Services on Demand
- Cited by SciELO
- Access statistics
Revista Brasileira de História
On-line version ISSN 1806-9347
DOMINGUES, Ângela. Brazil in the British travellers' accounts of the 18th century: discourses production on the New World. Rev. Bras. Hist. [online]. 2008, vol.28, n.55, pp.133-152. ISSN 1806-9347. http://dx.doi.org/10.1590/S0102-01882008000100007.
The production and dissemination of scientific knowledge on Brazil are prior to the opening of Brazilian ports to the commercial and navigating activities of European nations. Although the importance and novelty of the works of John Mawe, Thomas Lindley, Henry Koster, Maximilian the Wied-Neuwied and the baron of Eschwege remain unquestionable, the knowledge on Brazil became available to the 18th century Europeans through log-books, journals, maps and drawings produced by sailors, smugglers, corsairs and pirates, that travelled along the Brazilian coast during that period, as well as through the records created by learned men such as George Anson, James Cook, Joseph Banks, Charles Solander, and Arthur Bowes Smith. The goals of these accounts produced during the 18th century were: to correct the geography of the earth, to diminish the dangers of navigations and to improve the knowledge on Brazilian uses, arts and natural products.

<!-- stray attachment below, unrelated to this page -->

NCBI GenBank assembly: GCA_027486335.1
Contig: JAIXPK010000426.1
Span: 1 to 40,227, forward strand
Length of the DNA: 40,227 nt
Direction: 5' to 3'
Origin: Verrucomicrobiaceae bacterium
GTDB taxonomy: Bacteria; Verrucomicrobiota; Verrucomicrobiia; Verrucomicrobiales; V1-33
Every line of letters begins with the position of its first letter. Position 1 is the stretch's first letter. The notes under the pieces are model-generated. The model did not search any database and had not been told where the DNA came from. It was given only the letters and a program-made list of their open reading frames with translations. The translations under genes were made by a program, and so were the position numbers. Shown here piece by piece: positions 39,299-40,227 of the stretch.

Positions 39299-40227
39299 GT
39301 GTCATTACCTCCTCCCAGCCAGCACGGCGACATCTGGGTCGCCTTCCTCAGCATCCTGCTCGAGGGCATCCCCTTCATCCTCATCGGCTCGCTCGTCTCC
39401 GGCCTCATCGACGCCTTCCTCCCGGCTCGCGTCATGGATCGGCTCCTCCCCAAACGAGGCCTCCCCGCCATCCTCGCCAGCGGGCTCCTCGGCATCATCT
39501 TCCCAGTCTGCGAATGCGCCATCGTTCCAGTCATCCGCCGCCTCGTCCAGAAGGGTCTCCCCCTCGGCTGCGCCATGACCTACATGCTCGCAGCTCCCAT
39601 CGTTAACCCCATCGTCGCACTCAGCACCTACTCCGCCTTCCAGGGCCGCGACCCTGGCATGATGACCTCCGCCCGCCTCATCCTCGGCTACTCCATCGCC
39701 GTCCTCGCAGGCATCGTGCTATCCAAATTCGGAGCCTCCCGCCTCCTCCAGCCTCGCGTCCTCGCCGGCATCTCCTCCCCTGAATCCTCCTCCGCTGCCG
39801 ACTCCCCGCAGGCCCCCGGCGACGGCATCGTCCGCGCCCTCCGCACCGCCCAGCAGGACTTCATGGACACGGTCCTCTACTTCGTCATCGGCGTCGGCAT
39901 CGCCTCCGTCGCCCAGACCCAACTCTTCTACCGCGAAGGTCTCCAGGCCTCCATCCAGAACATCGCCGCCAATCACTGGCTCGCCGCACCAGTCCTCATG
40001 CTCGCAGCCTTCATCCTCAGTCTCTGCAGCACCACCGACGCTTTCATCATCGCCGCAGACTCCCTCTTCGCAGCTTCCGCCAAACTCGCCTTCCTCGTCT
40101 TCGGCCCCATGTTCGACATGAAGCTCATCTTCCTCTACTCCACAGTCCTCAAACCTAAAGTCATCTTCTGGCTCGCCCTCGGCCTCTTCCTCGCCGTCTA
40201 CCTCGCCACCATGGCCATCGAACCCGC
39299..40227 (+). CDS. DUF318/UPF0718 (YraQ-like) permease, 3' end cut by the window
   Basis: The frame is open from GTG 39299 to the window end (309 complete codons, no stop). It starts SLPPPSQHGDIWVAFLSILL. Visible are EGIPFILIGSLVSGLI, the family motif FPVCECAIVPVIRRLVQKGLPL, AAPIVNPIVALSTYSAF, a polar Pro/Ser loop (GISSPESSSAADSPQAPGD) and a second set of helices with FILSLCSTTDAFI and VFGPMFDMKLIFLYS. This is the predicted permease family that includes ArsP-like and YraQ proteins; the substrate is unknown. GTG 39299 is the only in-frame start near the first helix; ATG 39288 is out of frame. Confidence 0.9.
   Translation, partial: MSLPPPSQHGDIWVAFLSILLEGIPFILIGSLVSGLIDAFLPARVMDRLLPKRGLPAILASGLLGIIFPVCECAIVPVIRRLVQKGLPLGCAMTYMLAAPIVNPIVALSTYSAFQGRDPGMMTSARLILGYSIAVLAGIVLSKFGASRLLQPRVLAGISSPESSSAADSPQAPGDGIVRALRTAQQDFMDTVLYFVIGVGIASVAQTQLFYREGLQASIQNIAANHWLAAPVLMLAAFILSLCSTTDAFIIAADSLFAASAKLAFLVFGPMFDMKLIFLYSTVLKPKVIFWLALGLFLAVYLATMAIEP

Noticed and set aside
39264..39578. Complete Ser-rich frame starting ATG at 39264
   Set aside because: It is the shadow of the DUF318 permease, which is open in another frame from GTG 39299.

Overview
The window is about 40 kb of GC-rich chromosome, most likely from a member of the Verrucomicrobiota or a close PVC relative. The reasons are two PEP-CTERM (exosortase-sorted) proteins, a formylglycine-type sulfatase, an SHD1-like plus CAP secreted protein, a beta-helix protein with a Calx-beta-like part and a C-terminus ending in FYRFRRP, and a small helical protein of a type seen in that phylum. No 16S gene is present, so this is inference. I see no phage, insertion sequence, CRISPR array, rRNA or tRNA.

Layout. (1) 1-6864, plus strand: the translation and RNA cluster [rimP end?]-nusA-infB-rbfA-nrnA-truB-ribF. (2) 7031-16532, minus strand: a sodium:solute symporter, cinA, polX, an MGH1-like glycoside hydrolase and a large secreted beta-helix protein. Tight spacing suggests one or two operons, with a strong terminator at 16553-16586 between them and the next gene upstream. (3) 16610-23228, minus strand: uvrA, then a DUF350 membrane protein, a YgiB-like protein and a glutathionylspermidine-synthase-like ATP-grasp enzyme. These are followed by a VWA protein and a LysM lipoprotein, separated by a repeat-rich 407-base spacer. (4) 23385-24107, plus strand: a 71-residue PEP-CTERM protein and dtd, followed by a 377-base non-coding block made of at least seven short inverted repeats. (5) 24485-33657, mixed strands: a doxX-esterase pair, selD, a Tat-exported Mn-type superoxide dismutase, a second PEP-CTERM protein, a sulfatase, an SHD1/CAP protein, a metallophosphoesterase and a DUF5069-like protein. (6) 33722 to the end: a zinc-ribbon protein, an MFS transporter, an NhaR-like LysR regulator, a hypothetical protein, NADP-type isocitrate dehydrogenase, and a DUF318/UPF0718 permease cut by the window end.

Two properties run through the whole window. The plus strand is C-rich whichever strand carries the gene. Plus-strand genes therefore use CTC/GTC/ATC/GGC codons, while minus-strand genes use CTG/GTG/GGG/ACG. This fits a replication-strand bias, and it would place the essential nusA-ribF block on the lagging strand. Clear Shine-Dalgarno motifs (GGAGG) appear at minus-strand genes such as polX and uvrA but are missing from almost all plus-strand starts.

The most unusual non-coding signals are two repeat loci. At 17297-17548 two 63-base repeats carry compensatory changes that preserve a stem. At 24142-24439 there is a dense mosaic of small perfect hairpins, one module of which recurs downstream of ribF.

Keywords : scientific knowledge - Colonial Brazil; logs and journals; smuggling of information.